#### Transcript A Brief Overview of Black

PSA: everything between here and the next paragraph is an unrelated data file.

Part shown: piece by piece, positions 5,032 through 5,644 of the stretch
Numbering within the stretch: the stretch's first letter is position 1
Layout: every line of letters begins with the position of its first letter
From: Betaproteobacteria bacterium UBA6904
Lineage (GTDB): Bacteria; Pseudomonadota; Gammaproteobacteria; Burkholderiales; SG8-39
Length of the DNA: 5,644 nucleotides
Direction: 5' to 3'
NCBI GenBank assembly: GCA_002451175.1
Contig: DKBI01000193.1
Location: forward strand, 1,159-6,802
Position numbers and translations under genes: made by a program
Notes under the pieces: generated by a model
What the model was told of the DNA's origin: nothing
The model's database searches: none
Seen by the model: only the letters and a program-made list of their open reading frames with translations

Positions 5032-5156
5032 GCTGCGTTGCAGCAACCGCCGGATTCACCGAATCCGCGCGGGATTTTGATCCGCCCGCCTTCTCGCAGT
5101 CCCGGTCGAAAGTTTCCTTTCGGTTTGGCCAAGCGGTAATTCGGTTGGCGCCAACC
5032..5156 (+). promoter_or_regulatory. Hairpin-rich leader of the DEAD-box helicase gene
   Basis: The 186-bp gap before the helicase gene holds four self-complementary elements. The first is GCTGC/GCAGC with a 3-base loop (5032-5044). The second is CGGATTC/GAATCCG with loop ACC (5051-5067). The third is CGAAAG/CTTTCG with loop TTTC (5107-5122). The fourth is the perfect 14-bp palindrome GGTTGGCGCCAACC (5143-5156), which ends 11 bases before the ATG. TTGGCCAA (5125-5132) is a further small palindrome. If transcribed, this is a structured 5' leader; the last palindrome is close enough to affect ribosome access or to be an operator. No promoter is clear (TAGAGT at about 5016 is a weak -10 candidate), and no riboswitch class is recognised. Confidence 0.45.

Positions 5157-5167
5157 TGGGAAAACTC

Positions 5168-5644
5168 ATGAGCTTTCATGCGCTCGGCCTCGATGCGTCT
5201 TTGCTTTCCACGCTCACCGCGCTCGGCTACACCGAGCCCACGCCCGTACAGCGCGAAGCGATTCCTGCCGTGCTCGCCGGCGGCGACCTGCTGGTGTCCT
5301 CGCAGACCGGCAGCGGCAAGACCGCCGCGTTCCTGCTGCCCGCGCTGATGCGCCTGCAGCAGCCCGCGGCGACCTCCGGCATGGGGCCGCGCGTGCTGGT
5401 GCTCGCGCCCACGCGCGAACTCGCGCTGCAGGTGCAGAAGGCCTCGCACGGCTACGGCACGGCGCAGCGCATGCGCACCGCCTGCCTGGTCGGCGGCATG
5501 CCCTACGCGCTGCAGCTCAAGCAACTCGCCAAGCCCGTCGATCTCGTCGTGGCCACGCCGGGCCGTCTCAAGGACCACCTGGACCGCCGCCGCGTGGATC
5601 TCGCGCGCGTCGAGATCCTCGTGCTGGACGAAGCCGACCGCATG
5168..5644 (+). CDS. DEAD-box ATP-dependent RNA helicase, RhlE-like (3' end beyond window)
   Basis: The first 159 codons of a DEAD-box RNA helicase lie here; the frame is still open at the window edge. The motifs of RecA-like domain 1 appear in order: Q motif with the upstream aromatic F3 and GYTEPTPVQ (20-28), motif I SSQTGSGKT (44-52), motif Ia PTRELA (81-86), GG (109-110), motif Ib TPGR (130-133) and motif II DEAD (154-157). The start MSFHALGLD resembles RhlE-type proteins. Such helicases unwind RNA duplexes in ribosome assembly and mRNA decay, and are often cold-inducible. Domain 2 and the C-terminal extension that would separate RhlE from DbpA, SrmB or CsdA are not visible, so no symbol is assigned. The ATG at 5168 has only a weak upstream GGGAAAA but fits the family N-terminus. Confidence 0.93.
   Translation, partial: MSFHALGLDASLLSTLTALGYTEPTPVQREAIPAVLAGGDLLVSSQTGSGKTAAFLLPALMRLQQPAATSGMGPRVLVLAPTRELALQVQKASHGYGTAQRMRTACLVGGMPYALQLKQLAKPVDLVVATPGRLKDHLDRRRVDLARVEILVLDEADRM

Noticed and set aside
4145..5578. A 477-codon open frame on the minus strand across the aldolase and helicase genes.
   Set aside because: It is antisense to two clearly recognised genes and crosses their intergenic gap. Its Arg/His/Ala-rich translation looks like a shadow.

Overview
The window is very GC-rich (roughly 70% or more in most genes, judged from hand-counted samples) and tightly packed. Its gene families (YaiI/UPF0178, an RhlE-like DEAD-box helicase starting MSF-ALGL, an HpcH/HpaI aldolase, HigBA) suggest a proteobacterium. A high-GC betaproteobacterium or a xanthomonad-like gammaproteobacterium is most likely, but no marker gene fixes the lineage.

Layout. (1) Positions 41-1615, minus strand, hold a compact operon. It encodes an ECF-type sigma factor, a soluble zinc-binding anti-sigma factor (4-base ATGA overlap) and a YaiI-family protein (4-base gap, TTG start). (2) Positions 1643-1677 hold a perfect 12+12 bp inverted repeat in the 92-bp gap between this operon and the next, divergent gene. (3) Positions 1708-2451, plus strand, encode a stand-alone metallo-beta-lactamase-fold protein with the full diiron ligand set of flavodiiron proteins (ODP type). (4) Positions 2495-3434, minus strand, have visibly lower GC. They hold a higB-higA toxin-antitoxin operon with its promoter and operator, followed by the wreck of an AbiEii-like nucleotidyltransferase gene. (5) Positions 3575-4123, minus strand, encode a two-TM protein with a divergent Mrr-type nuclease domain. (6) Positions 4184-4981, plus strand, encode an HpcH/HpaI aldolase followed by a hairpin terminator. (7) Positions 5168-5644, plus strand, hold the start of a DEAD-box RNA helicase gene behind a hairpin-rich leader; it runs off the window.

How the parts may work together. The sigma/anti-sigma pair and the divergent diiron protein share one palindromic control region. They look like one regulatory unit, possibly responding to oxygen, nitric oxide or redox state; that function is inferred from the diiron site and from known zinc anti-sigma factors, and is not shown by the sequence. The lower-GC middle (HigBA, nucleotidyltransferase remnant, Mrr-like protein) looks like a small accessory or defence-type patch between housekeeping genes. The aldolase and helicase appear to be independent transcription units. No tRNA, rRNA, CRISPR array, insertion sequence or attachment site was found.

A Brief Overview of Black-box Optimization. John Woodward [email protected] www.cs.stir.ac.uk/~jrw Roadmap Ahead 1. 2. 3. 4. 5. Define Optimization What is/not black box optimization. Generate-and-test paradigm Three simple steps. Outline of metaheuristics *Search space. Objective function. Neighbourhood function* 6. Three examples (travelling salesman problem, knapsack problem, automatic programming). 7. Motivation for metaheuristics (and when to use), (hidden) assumption. 8. Though experiment about nature of meta-heuristics. 9. Sources of inspiration 10. Evaluation of a meta-heuristic. Formalizing an optimization problem • Given a function f : A-> R from some set A to the real numbers (???) • Find an element x0 in A such that f(x0) ≤ f(x) for all x in A ("minimization"). • Global, local optima. Three easy steps… 1. How to represent your problem on a digital computer, what constitutes a set of possible solutions. 2. Define a metric, distinguishing the quality of solutions. 3. Sample the solutions with a meta-heuristic (you need a neighbourhood function). Intention • Not a deep, but skim surface. • Other experts in room. • “Educate” basic terminology 1. Search space 2. Objective function 3. Neighbourhood/function. ASK QUESTION AS WE GO Basic Vocabulary 1. In/tractable. 2. Exhaustive search/random search/ combinatoral explosion. 3. Global optima/local optima/near-optima. 4. Objective function, search space, neighbourhood function/Operator. 5. Hill climber, (simulated annealing), 6. (premature) convergence.(landscape, greedy heuristic ) 7. Metaheuristic (also called search algorithm – not to be confused with text search in word processor, or internet search). What is/not Black box optimization? • In mathematics • In physics (Calculus of variations) • What is the best x • What is the best path What is/not Black box optimization? • In mathematics • In physics • We nominate x, and learn f(x) • We nominate a path p and learn time t(p) Search Space - Representation • A search space is a set of – Candidate/potential solutions (in/feasible) • In the function example (X) • In the lifeguard example (set of paths, straight or curved (rocks/currents/unknown) – bounds?) • Can be numbers, bit string, permutations, programs, probability distributions, routes, (anything you can represent on a computer) • Also called points, items, elements, vertices, nodes Objective Function • We want to minimize or maximize the objective function. Also called – Error score (signal processing) – Fitness function (evolutionary biology) – Residuals (regression) – Cost/utility (Economics) – Energy Function (Physics) – loss note • Need to distinguish between objective function and fitness function. • (find slide about kid with dirty feet in bath) 1-100 game • Guess the number between 1 and 100. • Bisection is the best • But what is the person playing makes mistakes (e.g. max 3). • What is they give random answers • (imagine they are 3 separate people. ) Picking an Objective Function • How to encourage Chinese peasants and farmer to take dinosaur bones to a local museum - answer pay them. BUT ….break bones • How to reduce traffic problem in Beijing – answer restrict car licence plates ending in 0 or 1 not to enter city on Monday and so on. A better solution • It would be better to pay Chinese farmers the reward for the mass of bone – this would discourage them from breaking the bone into pieces. Or better mass*mass (?) • What about the traffic problem. • The function we use to drive/motivate/encourage maybe different to the final objective function. • What people say and what people do are two different things. Neighbourhood Function/Operator • N:S -> 2^S, operator : S -> S • The neighbourhood function N takes the current solution s and returns a subset of the search space. • The neighbourhood of a solution s is the set of all solutions “near to it”. • This function is (sometimes) stochastic. • The implicit assumption is neighbouring solutions have similar objective value (this makes some sense). • The greedy algorithm heuristic says to pick whatever is currently the best next step regardless of whether that precludes good steps later. Generate and Test (Search) Examples Feedback loop Humans Computers Generate Test 17/07/2015 • Manufacturing e.g. cars • Evolution “survival of the fittest” • “The best way to have a good idea is to have lots of ideas” (Pauling). • Computer code (bugs+specs), Medicines • Scientific Hypotheses, Proofs, … John Woodward University of Stirling 16 Generate and Test (function optimization) • Generate x. The test/feedback is f(x) • Automating “educated guess” f(x) Metaheuristic Function to optimize x 17/07/2015 John Woodward University of Stirling 17 Informal Example – warm/cold game. • Finding a sweet in a room by getting feedback of warmer/colder. Following variations • One step (hill climb) or step anywhere (random) • Warm cold, but better quality feedback (hot to freezing) • Evil aunt – swaps hot/cold (deceptive function) • Transform function (e.g. hot -> cold) so not unimodal. • A sweet and a chocolate (sweet is local optima). • As the crow flies distance vs walking distance 3 example problem domains • Travelling salesman problem. • Knapsack. • Genetic programming (automatic program synthesis). • For each of the above we will ask – What is the representation (search space) – What is the objective function – What is a good neighbourhood function. Traveling Salesman Problem • How represent solutions (search space) • What is the objective function • What is the neighbourhood function – any candidates? Knapsack Problem • Pack items!! • Solution representation. • Objective function • Neighbourhood function – any candidates? Genetic Programming • Representation (search space)? • Quality measure? • How alter a program? The three examples PROBLEM DOMAIN Quality Representation Neighbourhood Travelling salesman problem Route length Permutation Reverse a sub-tour. Swap two cities. Knapsack Value packed Bit string Flip bits uniformly at random. Flip a single bit Genetic Programming Bugs? Error score, Execution time, energy consumed… source code/ Add/delete Tree of instructions. individual instructions. Line of code • Which search spaces have infeasible solutions? Perturbing a Solution • • • • • 3 bits (binary/Gray code) Operator – flip one bit Size of space |S| = 8 Neighbourhood size = 3. Neighbourhood is often drawn as on right. • Give example of timetable. • A global optima is independent of the neighbourhood function. Iterative Improvement • Stirling CS timetabling • About 6 hours, under 10 (EPSRC guidelines) • (HARD) All labs have correct number of phd students. • (SOFT) students earn same amount of cash. • The “Savi Maharaj” Heuristic – allocate “hardest” courses first (e.g. 3rd and 4th year which require specialist knowledge with few volunteering phds students) – and “easier” course later (e.g. 1st year with many volunteers). I DID NOT IMPLEMENT THE FOLLOWING METAHEURISTIC Stirling timetable Motivations • Time constraints. • Do not need exact optima • Few assumptions about problem domain • Widely applicable • Easy to implement. • P=NP (negative) Intractable problems • You may have a problem domain that easily maps YOUR onto already-existing representations/datastructures (e.g. permutation, bit-strings, abstract syntax trees). • However, you many have a problem with a representation which needs more thought (e.g. a 3 layer feed forward artificial neural network – or electrical circuits – directed acyclic graphs), design of steering wheels. PROBLEM Existing Neighbourhood functions • Permutations. A neighbourhood function that worked well on TSP may not work well on a different permutation problem e.g. regression testing or people-person assignment task. • Bit-strings. An operator that works well on subset sum problem may/not work well on knapsack problem Hard/Soft Constraints Timetabling: a hard constraint e.g. a teacher cannot give two lectures at the same time. A soft constraint e.g. which is better 4 lectures in a row, or two lectures at 9am and two lecture at 5pm (only the domain expert may know this – and even then implicitly). Airports: hard constraint Two planes cannot land on the same runway at the same time. soft constraint - is a two hour delay preferable to being rerouted from Heathrow to Gatwick. Metaheuristics • Informally a heuristic is a “rule of thumb” (approximation to exact rule). • E.g. Totalling up shopping by rounding up/down to nearest pound (central limit theorem???). • achieved by trading optimality, completeness, accuracy, or precision for speed. • A meta-heuristic is just a method of sampling a search space (i.e. an abstract heuristic). Therefore they are just a conditional probability over the search space. • Often biologically/nature inspired – but we should ignore the details of the inspiration. NOT MODELLING • There is nothing “meta” about a metaheuristic. • A better name would have been algorithmic/computational heuristic Which cup is the pea under??? 7/17/2015 John Woodward Branch and Bound 33 Theoretical Motivation 1 Search Objective Search Algorithm a space Function f 1. X1. Y1. x1 2. x1 X2. x1 Y2. 3. X3. Y3. SOLUTION 1. 2. 3. 4. 5. P (a, f) PROBLEM A search space contains the set of all possible solutions. An objective function determines the quality of solution. A search algorithm determines the sampling order (i.e. enumerates i.e. without replacement). It is a (approximate) permutation. Performance measure P (a, f) depend only on y1, y2, y3 Aim find a solution with a near-optimal objective value using a search algorithm. ANY QUESTIONS BEFORE NEXT SLIDE? 7/17/2015 John Woodward Branch and Bound 34 Theoretical Motivation 2 Search Algorithm a Search space Objective Function f σ 1. 1. 1. 1. 1. x1 2. x1 2. x1 2. x1 2. x1 2. 3. 3. 3. 3. 3. 7/17/2015 John Woodward Branch and Bound 35 Non-exhaustive list of meta-heuristics Sources of Inspiration • Evolutionary -> Genetic Algorithms • Ant (find way home) (logistics - synergy) • Simulated Annealing (cooling of metals) Have I missed any? Yes – the one I use. Do not mix vocabulary!!! • genotype, phenotype, Allele, gene, chromosome. (EVOLUTIONARY Computation) • These are terms from the domain of inspiration (biology in this case) • Do not mix with vocabulary of the domain you are trying to solve e.g. timetabling (teachers, rooms, students, courses), search based software engineering (test case, program, metric). How do we sample a search space? Problem types Unimodal Metaheuristic Hill climb – accept best neighbour multimodal Random or Incompressibl e ??? Random sampling Evolution - GA • Go thru 6 types • ask two separate groups (non/experts) Question How do we sample a search space? • Randomly? • Enumeration? • Simulated Annealing? • Bio-inspired? How do we sample a search space? 1. Randomly? 2. Enumeration? 3. Simulated Annealing? 4. Bio-inspired? It depends, if the space has a high probability of 1. Random (incompressible)? 2. Has a known property? 3. Is unimodal? 4. ??? 5. Todo add pic of multimodal function. When not/to use a Meta-heuristic • Meta-heuristics are typically stochastic so may give a different solution each time (this may/not be acceptable in your domain e.g. customer satisfaction – prefer reliability over quality-car park and honey bees). • Typically used when an exact method would take too long to execute. • The search space is too large to examine exhaustively. • Others? Assumptions • Do not assume the problem is differentiable or continuous, or convex (unimodal). • There is always(!) an implicit assumption within a metaheuristic. Typically that sampling neighbouring solutions is better than nonlocal sampling (i.e. random search). • Problem with meta-heuristics is they are stochastic so give different answers to same problem!!! Continuous optimization on a computer • We often distinguish between combinatorial problems (e.g. knapsack and travelling salesman problem) and continuous optimization problems (e.g. continuous function optimization). • Does this distinction make sense when implemented on a digital computer??? Which meta-heuristic is better. • It depend on when we terminate. • In reality, when do we terminate? • Maximum number of evaluations or within certain tolerance. Evaluation of Meta-heuristics • How do we evaluate meta-heuristics? • On a set of benchmark problem instances. • Fix the number of evaluations and compare on the quality of the solutions obtained (done repeatedly as it is a stochastic process) • The central assumption is that the test instances are “similar” to the problems you want to tackle in the real world. • Given a problem instance, how do we select the correct/best metaheuristic for it? Automatic Design of Meta-heuristics • These outperform heuristics in the current literature. • This effect is not due to “publication bias” where only better results are published. • It is a truth, with theoretical underpinning. A Simple Thought Experiment 1 probability Global optima Two distributions from two sets of runs Search space A Simple Thought Experiment 2 probability Global optima Two distributions from two sets of runs probability Search space Global optima Meta-bias Search space Optimisation = Machine Learning? • There are similarities. • The termination criteria are different. • With optimization we can continue sampling the search space. • With machine learning, if we over sample we over fit the function (learn noise). We have not mentioned… • Multi-objective optimization (can make single objective as a linear weighted sum – NO!! ) • Stochastic optimization • Dynamic optimization • multimodal optimization deals with Optimization (mathematics) tasks that involve finding all or most of the multiple solutions (as opposed to a single best solution). • Infeasible solution – give values –infinity – NO!! Open Questions • How to select the best meta-heuristic for the task at hand. • How to move thru the search space. • How to design new operators. • Parallel computation. SUMMARY Sampling a search space Search space Metaheuristic Objective Function f X1. Y1. x1 X2. x1 Y2. X3. Y3. 1. A search space contains the set of solutions. 2. An objective function determines the solution quality. 3. A meta-heuristic samples the search space using a neighbourhood function. 4. The purpose of a metaheuristic is to decide what subset of the search space to sample. 7/17/2015 John Woodward Branch and Bound 53 NOT THE END, BUT To be continued… • • • • • Thank you for listening/not sleeping Any questions/comments/suggestions [email protected] www.cs.stir.ac.uk CHORDS [email protected] Branch and Bound Algorithm 1. an “enumeration” of all candidate solutions, solutions are built incrementally. 2. subsets of candidates can be discarded, using upper and lower bounds. 3. This requires some knowledge of how the objective function behaves (properties). 4. Example are TSP and knapsack – we know when to “bail-out” of a poor set of solution and effectively discard that subset. 7/17/2015 John Woodward Branch and Bound 57 Person-Task Problem 1. 4 people {A,B,C,D} and 4 tasks {1,2,3,4} 2. The table below shows the number of minutes for each person to complete each task. 3. Each person does one task. 4. Each task needs an assigned a person. 5. Minimize total time taken. 6. How do we assign people to tasks? 7. E.g. ACDB =9+1+2+6 = 18 minutes in total. 7/17/2015 Task 1 Task 2 Task 3 Task 4 Person A 9 5 4 5 Person B 4 3 5 6 Person C 3 1 3 2 Person D 2 John Woodward Branch and Bound 4 2 6 58 Example of Bounding Function 1. Example, calculate best value given partial assignment A??? 2. (A does task 1, other tasks are not yet assigned)? 3. The cost of assigning person A to task 1 is 9 minutes 4. Best unassigned person for 5. 2 is C (1), 3 is D (2), 4 is C (2) in (minutes) 6. Note that C is assigned twice! 7. Total time = (9+1+2+2) = 14 minutes. 8. We want to minimize so the bounding function is an underestimate. 7/17/2015 John Woodward Branch and Bound 59 Branch and Bound Stage 1 Task 0 Task 1 Task 2 Incumbent (best complete) solution None yet. Task 3 1 2 3 4 A 9 5 4 5 B 4 3 5 6 C 3 1 3 2 D 2 4 2 6 PRUNED FEASIBLE PRUNED & FESIBLE 7/17/2015 John Woodward Branch and Bound 60 Branch and Bound Stage 2 Task 0 Incumbent (best complete) solution CBDA = 13 Task 1 Task 2 ACDC=14 Task 3 Pruned as > 13 1 2 3 4 BCDC=9 A 9 5 4 5 promising B 4 3 5 6 C 3 1 3 2 D 2 4 2 6 PRUNED CBDA=13 Feasible so is1st incumbent. There is no point growing this node any more. DCCC=8 promising FEASIBLE PRUNED & FESIBLE 7/17/2015 John Woodward Branch and Bound 61 Branch and Bound Stage 3 Task 0 Incumbent (best complete) solution CBDA = 13 Task 1 Task 2 Task 3 ACDC=14 1 2 3 4 A 9 5 4 5 BCDC=9 B 4 3 5 6 C 3 1 3 2 D 2 4 2 6 CBDA=13 PRUNED DCCC=8 DACC=12 DBCC=10 FEASIBLE PRUNED & FESIBLE 7/17/2015 No new feasible solutions, therefore no new incumbent DCAA=12 John Woodward Branch and Bound 62 Branch and Bound Stage 4 Task 0 Incumbent (best complete) solution BCDA = 12 Task 1 Task 2 ACDC=14 Task 3 BADC=13 1 2 3 4 BCDC=9 BCDA=12 A 9 5 4 5 B 4 3 5 6 C Feasible but Pruned as > 12 PRUNED BDCC=13 3 1 3 2 D 2 4 2 6 CBDA=13 DACC=12 Pruned as > 12 DCCC=8 DBCC=10 promising DCAA=12 Pruned as > 12 FEASIBLE PRUNED & FESIBLE 7/17/2015 John Woodward Branch and Bound 63 Branch and Bound Stage 5 Task 0 Incumbent (best complete) solution DBAC = 11 Task 1 Task 2 ACDC=14 Task 3 BADC=13 1 2 3 4 BCDC=9 BCDA=12 Pruned A 9 5 4 5 B 4 3 5 6 C BDCC=13 PRUNED CBDA=13 DACC=12 DCCC=8 DBCC=10 3 1 3 2 D 2 4 2 6 DBAC=11 FEASIBLE PRUNED & FESIBLE 7/17/2015 DCAA=12 John Woodward Branch and Bound DBCA=13 64 Selective Hyper-heuristics (massaging problem state) Generative Hyper-heuristics discovering novel heuristics On-line Bin Packing A sequence of pieces is to be packing into as few a bins or containers as possible. Bin size is 150 units, pieces uniformly distributed between 20-100. Different to the off-line bin packing problem where the set of pieces to be packed is available for inspection at the start. The “best fit” heuristic, puts the current piece in the space it fits best (leaving least slack). It has the property that this heuristic does not open a new bin unless it is forced to. Array of bins Range of piece size 20-100 150 = Bin capacity Pieces packed so far 17/07/2015 Sequence of pieces to be packed John Woodward University of Stirling 67 Genetic Programming applied to on-line bin packing Not immediately obvious how to link Genetic Programming to apply to combinatorial problems. See previous paper. The GP tree is applied to each bin with the current piece put in the bin which gets maximum score capacity fullness size 17/07/2015 emptiness Terminals supplied to Genetic Programming Fullness is Initial representation {C, F, S} irrelevant The space is Replaced with {E, S}, E=C-F important We can possibly reduce this to one variable!! John Woodward University of size 68 Stirling How the heuristics are applied % C C + S 70 85 30 17/07/2015 60 -15 -3.75 3 F 4.29 1.88 70 90 120 30 John Woodward University of Stirling 45 69 Robustness of Heuristics = all legal results = some illegal results 17/07/2015 John Woodward University of Stirling 70 The Best Fit Heuristic Best fit = 1/(E-S). Point out features. Pieces of size S, which fit well into the space remaining E, score well. Best fit applied produces a set of points on the surface, The bin corresponding to the maximum score is picked. 150 100 50 100-150 50-100 0-50 -50-0 -100--50 -150--100 0 -50 17/07/2015 60 50 40 30 20 10 16 30 44 58 72 86 100 142 128 114 -150 70 -100 2 0 emptiness John Woodward University of Piece size Stirling 71 Our best heuristic. pieces 20 to 70 15000 10000 5000 0 10 0 20 30 40 50 60 -5000 70 80 e mptine ss 90 100 -10000 110 120 130 140 65 68 62 56 59 50 pie ce size 53 150 47 41 44 35 38 32 26 29 20 23 -15000 Similar shape to best fit – but curls up in one corner. Note that this is rotated, relative to previous slide. 17/07/2015 John Woodward University of Stirling 72